Ros Alexander: Keeping Carnival Alive

BD Giving

BD Giving

UKON Careers CIC was given a grant from our Renew Fund to take their Carnival activities online. They used this to make and send craft packs into the community, who would use the packs to participate in online activities, such as mask-making.

Tell us a little bit about yourself?

My name is Ros and I founded UKON Careers. UKON Careers is a small organisation that captures the spirit and heritage of Carnival, empowering and offering employment opportunities. We use carnival arts in a creative way to kickstart careers, plus support social inclusion and mental health. We aim to change the conversation about carnival. It is not just a street party. It is real performing arts that deserves recognition, on the same platform as other professional performances. UKON Careers will change the future!

What was your initial reaction when the lockdown was imposed?

In terms of the lockdown, UKON Careers was in shock, horror, and disbelief. We delivered solely face-to-face, so all grants and work were suspended. So, it was like, ‘Oh my God, what are we going to do? Do we go bust or not?’. Especially since we did not have a website or a YouTube channel, or even people that knew how to deliver online. 

Our office was shut down suddenly which was pretty scary.

What has changed for you since then?

UKON Careers does a lot of work on creative thinking linked to emotional resilience. We practice what we teach, so we had to problem solve collectively, thinking outside of the box. The best approach decided upon to try to deliver online. We didn’t have the skills, so we had to learn quickly and develop a website in a short space of time.

With the support of the Renew fund, we hosted the LBBD Carnival Arts Project including Barking Carnival online where we ran tutorials and workshops for seven weeks. We discussed how to survive and become more sustainable as well as develop our capacity. In going online, UKON Careers created employment opportunities in a climate where people have been losing jobs, and we have helped others gain valuable employability, creative and social skills.

We have also received a huge amount of support from Barking and Dagenham including our Mayor, Young Mayor and Councillor Saima Ashraf and the Barking Learning Centre who is a an extremely important partner, without whom our work would not have developed as it has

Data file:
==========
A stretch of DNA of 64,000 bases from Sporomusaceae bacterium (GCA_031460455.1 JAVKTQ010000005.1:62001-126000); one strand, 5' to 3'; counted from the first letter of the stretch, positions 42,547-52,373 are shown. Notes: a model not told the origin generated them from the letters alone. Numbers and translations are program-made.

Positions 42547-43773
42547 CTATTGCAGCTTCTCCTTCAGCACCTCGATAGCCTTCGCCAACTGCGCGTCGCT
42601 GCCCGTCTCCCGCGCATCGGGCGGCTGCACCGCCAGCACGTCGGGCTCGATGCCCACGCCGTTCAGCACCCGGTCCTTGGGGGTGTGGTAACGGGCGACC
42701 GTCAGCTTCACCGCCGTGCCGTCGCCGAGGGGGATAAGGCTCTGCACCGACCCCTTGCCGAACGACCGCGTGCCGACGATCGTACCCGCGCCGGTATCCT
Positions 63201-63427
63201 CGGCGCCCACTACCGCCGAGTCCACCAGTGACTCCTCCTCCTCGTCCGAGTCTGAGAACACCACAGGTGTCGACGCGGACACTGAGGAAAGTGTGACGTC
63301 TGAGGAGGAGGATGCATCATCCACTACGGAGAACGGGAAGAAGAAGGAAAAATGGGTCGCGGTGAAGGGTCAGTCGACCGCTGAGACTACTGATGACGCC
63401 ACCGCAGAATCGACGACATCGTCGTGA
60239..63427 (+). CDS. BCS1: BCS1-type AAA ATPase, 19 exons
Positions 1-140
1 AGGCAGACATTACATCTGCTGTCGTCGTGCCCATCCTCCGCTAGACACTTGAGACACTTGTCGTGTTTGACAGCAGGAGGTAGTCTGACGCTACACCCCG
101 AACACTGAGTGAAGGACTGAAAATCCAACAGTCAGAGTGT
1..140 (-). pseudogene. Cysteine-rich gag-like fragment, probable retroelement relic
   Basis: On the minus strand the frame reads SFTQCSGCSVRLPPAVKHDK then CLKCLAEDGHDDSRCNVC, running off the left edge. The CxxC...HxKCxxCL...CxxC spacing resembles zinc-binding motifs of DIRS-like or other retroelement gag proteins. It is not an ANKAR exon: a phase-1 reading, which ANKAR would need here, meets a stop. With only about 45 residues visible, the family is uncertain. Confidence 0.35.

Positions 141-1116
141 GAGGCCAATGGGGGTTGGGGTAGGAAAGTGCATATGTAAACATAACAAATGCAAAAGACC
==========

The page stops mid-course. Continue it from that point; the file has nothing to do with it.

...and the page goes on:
We want to bring back the feel-good factor and more of that happy feeling.

How has your community reacted to the crisis?

Senior citizens were devastated and missed out on our projects on mental health, social isolation and community cohesion. All of our work is very practical, it’s designed to build understanding about history and engagement. They were really saddened by it, especially since last year they performed at the carnival and were looking forward to this year which unfortunately did not happen. A lot of our community has lost contact with us. The schools we work in as well as young people and their parents were disappointed.

A video showcasing the online activities that took place this year

How were you adapting to the easing of measures?

Our offices are still shut, and we cannot predict when the office will re-open. We just finished our carnival arts project and then we celebrated Black History Month and have not had the time to reflect on how we will move forward.

The priority is in ensuring staff are safe.

What are your hopes for the future, for yourself, your family and your community?

What we really want to see is our communities gain more understanding between cultures. We want them to gain employability skills and develop creative thinking skills. Our Creative Thinking workshops are flexible and can be delivered to all ages, particularly adults interested in setting up their own business, to support the discover they have amazing transferable skills. When we do that, we see adults go ‘Wow, I can try something!’ It’s raising awareness and works amazingly.

We want to bring back the feel-good factor and more of that happy feeling. We do that through carnival with costumes, food, music, and dance. It is good for our brain cells when we host our event. You would be surprised how many cultures come to our Carnival! It gives people the opportunity to learn about each other and how similar they are. Our exhibitions tell the story of carnival, including the European influence. It helps all cultures to see how their culture feds into carnival. It is the same for Asian and African cultures. Our storytelling of traditional carnival characters celebrates the history of a people.


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